|Department of Public Information • News and Media Division • New York|
DAILY PRESS BRIEFING BY THE OFFICES OF THE SPOKESMAN FOR THE SECRETARY-GENERAL
AND THE SPOKESPERSON FOR THE GENERAL ASSEMBLY PRESIDENT
The following is a near-verbatim transcript of today’s noon briefing by Stéphane Dujarric, Spokesman for the Secretary-General, and Pragati Pascale, Spokesperson for the General Assembly President.
Briefing by Spokesman for Secretary-General
This morning the General Assembly decided to admit Montenegro as the United Nations’ 192nd Member State. The Secretary-General, in remarks at a flag-raising ceremony for the new Member, welcomed Montenegro and said that by achieving independence democratically and without violence, Montenegro had demonstrated its political maturity and shown that even the most difficult problems could be resolved peacefully. That was an especially important message given the violent past in the Balkans, he added.
The Secretary-General also said that despite Montenegro’s small size and population, it had a significant role to play in maintaining stability and promoting cooperation in its region. Stating that the United Nations stood ready to support Montenegro, he added that he looked forward to the contributions that Montenegrins would make to the United Nations’ work. We have the full text of that statement upstairs.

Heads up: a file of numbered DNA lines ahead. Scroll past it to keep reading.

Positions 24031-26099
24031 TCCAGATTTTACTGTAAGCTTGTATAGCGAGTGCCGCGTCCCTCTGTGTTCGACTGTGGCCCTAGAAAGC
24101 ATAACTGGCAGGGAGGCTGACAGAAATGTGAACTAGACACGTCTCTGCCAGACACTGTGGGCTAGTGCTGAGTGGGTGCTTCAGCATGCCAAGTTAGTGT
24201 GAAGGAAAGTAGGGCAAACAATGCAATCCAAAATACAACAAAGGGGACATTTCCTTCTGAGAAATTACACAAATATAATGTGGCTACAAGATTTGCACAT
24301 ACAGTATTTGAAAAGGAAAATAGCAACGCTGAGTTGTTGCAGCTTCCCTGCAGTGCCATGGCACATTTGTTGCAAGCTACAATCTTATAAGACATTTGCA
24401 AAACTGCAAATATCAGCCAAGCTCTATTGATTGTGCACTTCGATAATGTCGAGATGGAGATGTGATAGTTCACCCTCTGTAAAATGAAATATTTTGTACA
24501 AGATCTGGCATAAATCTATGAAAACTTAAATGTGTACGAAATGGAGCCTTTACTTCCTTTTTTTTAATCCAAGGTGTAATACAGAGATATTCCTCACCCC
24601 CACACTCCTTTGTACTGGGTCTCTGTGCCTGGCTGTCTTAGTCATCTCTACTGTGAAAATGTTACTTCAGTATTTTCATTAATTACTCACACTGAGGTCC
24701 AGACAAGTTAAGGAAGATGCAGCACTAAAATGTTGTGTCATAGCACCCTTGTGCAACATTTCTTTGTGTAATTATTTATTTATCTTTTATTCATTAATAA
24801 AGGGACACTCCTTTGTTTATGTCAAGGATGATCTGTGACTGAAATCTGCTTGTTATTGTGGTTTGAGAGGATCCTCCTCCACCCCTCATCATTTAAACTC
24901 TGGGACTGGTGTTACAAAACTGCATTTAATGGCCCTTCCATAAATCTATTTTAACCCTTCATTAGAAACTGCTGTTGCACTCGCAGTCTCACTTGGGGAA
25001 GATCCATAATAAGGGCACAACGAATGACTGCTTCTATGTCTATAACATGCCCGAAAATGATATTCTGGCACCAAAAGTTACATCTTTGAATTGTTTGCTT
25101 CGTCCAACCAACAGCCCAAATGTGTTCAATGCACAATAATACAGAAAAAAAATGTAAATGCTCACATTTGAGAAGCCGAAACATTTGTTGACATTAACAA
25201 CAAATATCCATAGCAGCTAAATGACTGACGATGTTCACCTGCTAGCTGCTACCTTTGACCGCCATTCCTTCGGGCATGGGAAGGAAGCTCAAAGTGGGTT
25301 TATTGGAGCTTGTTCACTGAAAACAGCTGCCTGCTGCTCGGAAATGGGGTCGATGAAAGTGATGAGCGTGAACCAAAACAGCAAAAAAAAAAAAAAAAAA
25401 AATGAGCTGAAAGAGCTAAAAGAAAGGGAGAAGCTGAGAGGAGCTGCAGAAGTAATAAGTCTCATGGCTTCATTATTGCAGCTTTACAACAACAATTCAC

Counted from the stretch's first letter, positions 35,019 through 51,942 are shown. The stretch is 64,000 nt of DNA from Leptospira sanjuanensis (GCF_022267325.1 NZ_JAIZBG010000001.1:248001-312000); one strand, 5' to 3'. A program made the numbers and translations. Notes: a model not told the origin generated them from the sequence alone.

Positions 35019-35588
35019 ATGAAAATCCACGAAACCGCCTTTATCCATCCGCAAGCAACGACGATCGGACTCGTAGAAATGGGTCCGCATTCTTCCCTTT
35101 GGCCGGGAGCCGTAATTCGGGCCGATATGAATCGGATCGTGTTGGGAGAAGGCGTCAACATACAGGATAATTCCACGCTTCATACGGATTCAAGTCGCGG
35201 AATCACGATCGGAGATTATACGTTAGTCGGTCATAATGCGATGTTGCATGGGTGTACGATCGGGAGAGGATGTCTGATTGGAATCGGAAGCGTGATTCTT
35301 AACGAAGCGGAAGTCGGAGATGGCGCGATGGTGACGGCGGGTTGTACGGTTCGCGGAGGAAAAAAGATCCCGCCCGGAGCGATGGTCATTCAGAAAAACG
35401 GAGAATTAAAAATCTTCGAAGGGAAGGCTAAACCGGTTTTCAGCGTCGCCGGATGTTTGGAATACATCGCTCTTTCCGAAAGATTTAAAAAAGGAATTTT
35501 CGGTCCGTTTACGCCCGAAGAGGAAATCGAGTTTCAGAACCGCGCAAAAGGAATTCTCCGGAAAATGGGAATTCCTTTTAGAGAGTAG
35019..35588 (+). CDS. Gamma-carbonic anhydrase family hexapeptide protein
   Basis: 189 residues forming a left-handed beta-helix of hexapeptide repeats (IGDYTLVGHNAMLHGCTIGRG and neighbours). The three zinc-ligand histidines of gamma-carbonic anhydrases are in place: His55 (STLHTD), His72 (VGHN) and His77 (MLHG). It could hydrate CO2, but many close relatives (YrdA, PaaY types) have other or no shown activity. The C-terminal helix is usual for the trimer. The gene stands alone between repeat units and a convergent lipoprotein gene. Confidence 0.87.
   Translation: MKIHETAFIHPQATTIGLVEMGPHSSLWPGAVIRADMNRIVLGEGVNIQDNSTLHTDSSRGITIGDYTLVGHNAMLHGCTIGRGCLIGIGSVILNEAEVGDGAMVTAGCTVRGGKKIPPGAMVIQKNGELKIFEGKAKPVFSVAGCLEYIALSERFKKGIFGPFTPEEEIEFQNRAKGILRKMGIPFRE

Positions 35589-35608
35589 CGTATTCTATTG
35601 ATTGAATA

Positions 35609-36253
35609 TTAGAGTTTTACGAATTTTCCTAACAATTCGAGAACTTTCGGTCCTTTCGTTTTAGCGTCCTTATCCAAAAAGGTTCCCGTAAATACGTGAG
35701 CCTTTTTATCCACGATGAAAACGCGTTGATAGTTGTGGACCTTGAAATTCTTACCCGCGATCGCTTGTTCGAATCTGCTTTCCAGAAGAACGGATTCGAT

The United Nations Office in Timor-Leste says that after a period of relative calm, violence has broken out again in Dili, and it threatens to hamper food distribution to displaced persons’ camps.
At least twenty houses were burned overnight and this morning, and threats have been made to residents in camps for internally displaced persons. The United Nations Humanitarian Coordinator, Finn Reske-Nielsen, says the conditions in the Dili camps – which are already grim – could rapidly worsen if the violence continues. A camp near Dili airport was cut off from all supplies for several hours today.